The problem with Greenberg’s question has to do with the result. Why do we ask questions of the athletes we cover? Seriously. That’s not rhetorical. What’s the goal? It’s to get interesting answers. At least that’s the hope whether it’s for a quote that will be included in a story, a sound bite to be replayed later or — like in this situation — during an interview that is airing live. The question should be engineered to elicit interesting content, and there was very little chance that the question Greenberg asked Banchero was going to produce anything close to that.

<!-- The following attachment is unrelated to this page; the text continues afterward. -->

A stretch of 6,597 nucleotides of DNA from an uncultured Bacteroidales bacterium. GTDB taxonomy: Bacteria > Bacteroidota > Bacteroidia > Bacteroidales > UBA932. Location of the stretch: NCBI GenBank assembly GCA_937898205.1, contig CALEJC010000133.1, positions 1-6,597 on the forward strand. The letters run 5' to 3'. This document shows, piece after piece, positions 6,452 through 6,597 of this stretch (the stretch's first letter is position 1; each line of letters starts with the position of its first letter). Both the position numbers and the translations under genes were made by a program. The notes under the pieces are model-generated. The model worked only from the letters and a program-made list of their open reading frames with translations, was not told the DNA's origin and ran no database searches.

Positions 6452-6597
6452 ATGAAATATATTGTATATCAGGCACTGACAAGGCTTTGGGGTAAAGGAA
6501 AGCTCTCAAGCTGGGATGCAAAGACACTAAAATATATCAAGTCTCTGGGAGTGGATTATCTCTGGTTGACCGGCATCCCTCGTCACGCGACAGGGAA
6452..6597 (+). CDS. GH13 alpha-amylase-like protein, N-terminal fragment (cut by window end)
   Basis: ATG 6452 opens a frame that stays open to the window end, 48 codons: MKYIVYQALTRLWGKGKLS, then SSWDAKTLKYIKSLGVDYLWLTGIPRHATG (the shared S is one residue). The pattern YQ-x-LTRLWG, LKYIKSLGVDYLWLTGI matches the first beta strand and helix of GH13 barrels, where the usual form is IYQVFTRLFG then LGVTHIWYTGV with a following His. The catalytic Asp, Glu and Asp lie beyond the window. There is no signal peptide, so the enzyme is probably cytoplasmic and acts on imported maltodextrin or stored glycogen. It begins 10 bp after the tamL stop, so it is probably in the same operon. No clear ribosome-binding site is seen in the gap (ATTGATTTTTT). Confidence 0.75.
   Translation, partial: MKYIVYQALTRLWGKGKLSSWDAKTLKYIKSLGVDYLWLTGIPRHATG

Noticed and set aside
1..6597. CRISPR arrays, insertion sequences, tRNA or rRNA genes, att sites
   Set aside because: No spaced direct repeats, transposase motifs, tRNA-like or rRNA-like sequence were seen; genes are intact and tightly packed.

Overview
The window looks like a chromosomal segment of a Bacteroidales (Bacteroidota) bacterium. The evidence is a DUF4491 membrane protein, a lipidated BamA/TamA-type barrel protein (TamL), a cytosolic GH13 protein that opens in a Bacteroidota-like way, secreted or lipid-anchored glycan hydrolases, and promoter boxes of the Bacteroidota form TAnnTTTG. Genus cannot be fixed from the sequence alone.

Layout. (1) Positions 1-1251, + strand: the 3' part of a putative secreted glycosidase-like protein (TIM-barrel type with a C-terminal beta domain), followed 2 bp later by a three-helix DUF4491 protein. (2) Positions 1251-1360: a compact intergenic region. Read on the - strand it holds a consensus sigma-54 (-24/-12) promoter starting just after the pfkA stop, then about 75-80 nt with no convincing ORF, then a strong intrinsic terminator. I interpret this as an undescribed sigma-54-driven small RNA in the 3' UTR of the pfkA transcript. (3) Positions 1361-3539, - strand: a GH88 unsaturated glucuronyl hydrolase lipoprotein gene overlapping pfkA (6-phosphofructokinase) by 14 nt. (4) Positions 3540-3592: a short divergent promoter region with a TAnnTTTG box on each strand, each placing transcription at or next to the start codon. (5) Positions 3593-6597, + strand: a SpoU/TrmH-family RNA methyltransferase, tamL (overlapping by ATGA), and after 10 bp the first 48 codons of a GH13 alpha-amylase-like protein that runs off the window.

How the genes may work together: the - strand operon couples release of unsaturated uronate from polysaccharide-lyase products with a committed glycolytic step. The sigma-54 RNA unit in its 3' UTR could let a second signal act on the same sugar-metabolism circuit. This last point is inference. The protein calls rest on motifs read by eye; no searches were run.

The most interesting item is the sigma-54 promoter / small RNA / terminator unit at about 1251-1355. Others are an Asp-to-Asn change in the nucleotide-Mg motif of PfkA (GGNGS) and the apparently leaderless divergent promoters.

I know that because I have heard some version of this question asked hundreds of times. That’s not an exaggeration. I attended the NFL scouting combine annually for a number of years, and if a player wasn’t asked why he should be the first overall pick, he’d get asked why he should be a first-round pick or why he should be one of the first players chosen at his position. Never — in all that time — have I ever heard what would be considered an interesting or informative answer. In my experience, players tend to talk in incredibly general terms about their own abilities and then seek to compliment their peers in an effort to avoid coming off as cocky.